Goa merges fully with India.
Yesterday I briefly attended a symposium in Panjim on the “Smart City” initiative. It was like walking into a parallel universe. The main thing I learnt was that Indians have gotten better at buzzwords and PowerPoint.
“Smart Cities” is the conceit du jour of Indian Prime Minister Narendra Modi. Not long ago, Panjim was an exquisite town with its distinct visual signature, cultural identity and a quality of life not found anywhere else in India. But then India arrived in Goa. Today Panjim is on the fast track to sewer-hood. No different from any other filthy, unpleasant urban Indian space.
You see, I am not supposed to commit crimes of noticing things or think such impure thoughts much less record them, in the interest of not offending the ‘feelings’ of my superpatriotic Indian friends.
A few samplers from within a stone’s throw of the “Smart City” dog & pony show. We’ll certainly get our ‘smart’ chops even if it means we have to stew in garbage the rest of our life.
I think it influence our all aco system, and one of the major thing is that we have to initate towards the swachh bharat, so that our smart cities will be possible soon, like online commmunity for localcircles.com https://www.localcircles.com/a/press/page/smartcities
IMO, municipalities in India can do no better than to emulate Singapore.
Agreed that the “Smart City” is likely addressing the wrong problem. But sorry to say that even if Panjim was an isolated island in the middle of the Indian Ocean, its filthification would likely have happened, for all kinds of reasons, from the pressure of growing population to the invention and use of plastics, to “Not in my backyard” (landfill for waste), to civic incompetence in coming up with other solutions (e.g., a viable non-polluting recycle + incinerator program).
The chief reason Panjim – Goa, too – was a pleasant space was that there were so few of us (relatively speaking, compared to the rest of India). Post 2000, that changed dramatically. A house with a carrying capacity for 5 can manage with 7 or 10, maybe even 20 with a lot of adjustment, but when you get to 200 people there are dire consequences. No amount of retrofitting will solve the problem.
Goa did not negotiate any protections in 1961 (Liberation) as regards land or non-Goans settling here. Goa does not have even other land protections that a state like Himachal has. States like Maharashtra and Karnataka have a provision where agricultural land cannot be sold except to farmers. No such regulation in Goa (and there is no incentive now for politicians to pass anything of the sort when they can make mountains of money approving land conversions).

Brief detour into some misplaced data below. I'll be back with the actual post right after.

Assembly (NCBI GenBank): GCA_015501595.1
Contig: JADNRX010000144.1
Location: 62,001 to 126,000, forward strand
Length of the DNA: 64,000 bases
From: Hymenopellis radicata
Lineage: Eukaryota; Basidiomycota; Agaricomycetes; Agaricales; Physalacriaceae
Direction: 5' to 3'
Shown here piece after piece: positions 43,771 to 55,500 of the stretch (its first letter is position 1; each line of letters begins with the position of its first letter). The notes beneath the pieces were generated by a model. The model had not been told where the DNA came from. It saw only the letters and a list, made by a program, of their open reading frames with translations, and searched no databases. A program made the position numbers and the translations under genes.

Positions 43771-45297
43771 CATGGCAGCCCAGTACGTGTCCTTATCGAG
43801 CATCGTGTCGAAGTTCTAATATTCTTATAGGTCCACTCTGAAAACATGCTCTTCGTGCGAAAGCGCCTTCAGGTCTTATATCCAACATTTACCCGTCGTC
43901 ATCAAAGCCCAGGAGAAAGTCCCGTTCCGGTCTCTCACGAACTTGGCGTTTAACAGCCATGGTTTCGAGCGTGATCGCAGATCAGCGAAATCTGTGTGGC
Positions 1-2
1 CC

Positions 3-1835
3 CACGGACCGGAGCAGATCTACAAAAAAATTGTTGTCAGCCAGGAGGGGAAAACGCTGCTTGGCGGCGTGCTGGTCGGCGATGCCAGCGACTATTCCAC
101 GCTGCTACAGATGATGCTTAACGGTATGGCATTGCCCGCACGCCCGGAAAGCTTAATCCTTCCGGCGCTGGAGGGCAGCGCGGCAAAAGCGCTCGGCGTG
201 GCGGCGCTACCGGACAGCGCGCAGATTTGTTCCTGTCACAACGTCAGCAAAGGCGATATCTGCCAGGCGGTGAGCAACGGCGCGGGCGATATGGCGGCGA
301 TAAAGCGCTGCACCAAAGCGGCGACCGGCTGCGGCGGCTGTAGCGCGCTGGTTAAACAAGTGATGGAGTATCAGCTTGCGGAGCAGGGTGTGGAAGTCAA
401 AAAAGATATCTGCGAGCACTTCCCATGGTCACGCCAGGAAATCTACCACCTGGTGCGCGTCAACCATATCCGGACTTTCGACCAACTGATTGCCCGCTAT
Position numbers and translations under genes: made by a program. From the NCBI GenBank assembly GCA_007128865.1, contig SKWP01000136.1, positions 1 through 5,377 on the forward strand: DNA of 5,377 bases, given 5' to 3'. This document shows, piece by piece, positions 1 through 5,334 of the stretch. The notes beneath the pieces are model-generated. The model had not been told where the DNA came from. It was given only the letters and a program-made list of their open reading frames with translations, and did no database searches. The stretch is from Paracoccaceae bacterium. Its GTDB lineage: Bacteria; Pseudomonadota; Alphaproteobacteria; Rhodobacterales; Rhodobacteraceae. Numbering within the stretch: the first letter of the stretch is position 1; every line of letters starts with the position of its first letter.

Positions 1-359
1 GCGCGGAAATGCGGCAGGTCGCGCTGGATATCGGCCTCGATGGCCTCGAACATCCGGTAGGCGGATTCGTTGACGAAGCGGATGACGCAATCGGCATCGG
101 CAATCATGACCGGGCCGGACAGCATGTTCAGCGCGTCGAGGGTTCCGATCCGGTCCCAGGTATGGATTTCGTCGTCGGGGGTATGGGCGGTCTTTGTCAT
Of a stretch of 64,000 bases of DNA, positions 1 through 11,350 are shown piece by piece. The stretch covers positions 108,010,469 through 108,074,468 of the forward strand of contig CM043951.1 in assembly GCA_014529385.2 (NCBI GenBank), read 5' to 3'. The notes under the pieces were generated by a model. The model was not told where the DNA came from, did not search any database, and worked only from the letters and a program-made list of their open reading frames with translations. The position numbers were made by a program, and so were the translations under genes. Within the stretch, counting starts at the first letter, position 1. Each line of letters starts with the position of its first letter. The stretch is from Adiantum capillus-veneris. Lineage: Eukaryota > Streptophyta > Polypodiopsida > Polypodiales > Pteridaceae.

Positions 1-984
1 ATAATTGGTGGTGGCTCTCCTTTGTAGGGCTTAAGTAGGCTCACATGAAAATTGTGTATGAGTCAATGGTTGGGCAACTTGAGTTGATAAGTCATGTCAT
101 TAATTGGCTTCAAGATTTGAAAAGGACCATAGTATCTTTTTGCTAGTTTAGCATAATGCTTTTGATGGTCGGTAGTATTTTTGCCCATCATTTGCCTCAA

Around 2000, the floodgates were thrown open and construction frenzy ensued. Moneyed folks from Bombay and Delhi all wanted a piece of Goa and Goan politicians realized quickly the loot that was theirs for the taking.
Even the current defense minister Manohar Parrikar, who postures as Mr Clean, is as soiled as they come. To cut a long story short, rich Indians began buying up real estate, the ruling class flouted all laws to enable rampant construction, and migrant labour from all over India streamed in to service the construction. Once they stream in they don’t stream out. Instead, they summon their extended families (to many from the most impoverished villages, Goa must seem like Dubai). End result: Goa severely degraded in every respect.
The Smart City is another juicy pot of money that will go around and have
little to show for. You cannot out-train a bad diet to lose weight.
We also have this problem where our resources (taxes, mineral wealth, etc) are being looted by India to feed and subsidize her ever-growing population (hundreds of millions of desperately poor in her Hind heartland).
The little that remains (or returned as Goa’s share of taxes) is either looted by the politicians and their ilk or is not sufficient to provide 21st century infrastructure for the population (Goan+non-Goan+Tourists) of the state.
The state’s share in the central taxes will only reduce as India’s population reaches its peak and Goa’s land and mineral resources deplete. Then what next for the Goan people? People of Catalan have good political leaders. I envy them.
I would not be surprised in the future (after our time) if Goa loses its statehood and is clubbed into a new state comprising of parts of Karnataka and Maharashtra, as the population of these regions increase and the Goan identity is gradually eroded by emigration (Goans) and immigration (Indians).
That’s not garbage. It is just graffiti in 3D.